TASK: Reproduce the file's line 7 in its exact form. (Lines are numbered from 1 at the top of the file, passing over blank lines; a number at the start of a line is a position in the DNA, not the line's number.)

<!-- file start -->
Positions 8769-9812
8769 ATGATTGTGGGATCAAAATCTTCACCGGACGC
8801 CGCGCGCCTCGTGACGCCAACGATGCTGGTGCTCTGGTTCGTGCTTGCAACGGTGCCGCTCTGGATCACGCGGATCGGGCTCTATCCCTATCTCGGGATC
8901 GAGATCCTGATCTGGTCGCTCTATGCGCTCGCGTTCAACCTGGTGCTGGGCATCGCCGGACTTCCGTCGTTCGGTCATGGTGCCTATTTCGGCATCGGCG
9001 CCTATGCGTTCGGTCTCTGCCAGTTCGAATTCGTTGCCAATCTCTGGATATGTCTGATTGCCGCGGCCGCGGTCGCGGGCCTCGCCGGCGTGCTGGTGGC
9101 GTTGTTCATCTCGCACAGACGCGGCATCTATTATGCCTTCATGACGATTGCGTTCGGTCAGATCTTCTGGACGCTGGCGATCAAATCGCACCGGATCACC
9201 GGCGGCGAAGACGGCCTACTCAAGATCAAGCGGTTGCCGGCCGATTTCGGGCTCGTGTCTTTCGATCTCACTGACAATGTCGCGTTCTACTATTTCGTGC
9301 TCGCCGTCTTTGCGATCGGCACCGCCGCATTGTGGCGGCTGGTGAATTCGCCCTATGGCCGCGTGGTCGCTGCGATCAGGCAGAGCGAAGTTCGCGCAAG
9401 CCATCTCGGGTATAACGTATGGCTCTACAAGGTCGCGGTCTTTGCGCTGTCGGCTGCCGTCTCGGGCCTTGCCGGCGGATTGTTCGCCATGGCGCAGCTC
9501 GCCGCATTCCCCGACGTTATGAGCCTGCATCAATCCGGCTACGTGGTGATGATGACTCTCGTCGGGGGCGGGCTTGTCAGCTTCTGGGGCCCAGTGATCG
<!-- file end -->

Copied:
9201 GGCGGCGAAGACGGCCTACTCAAGATCAAGCGGTTGCCGGCCGATTTCGGGCTCGTGTCTTTCGATCTCACTGACAATGTCGCGTTCTACTATTTCGTGC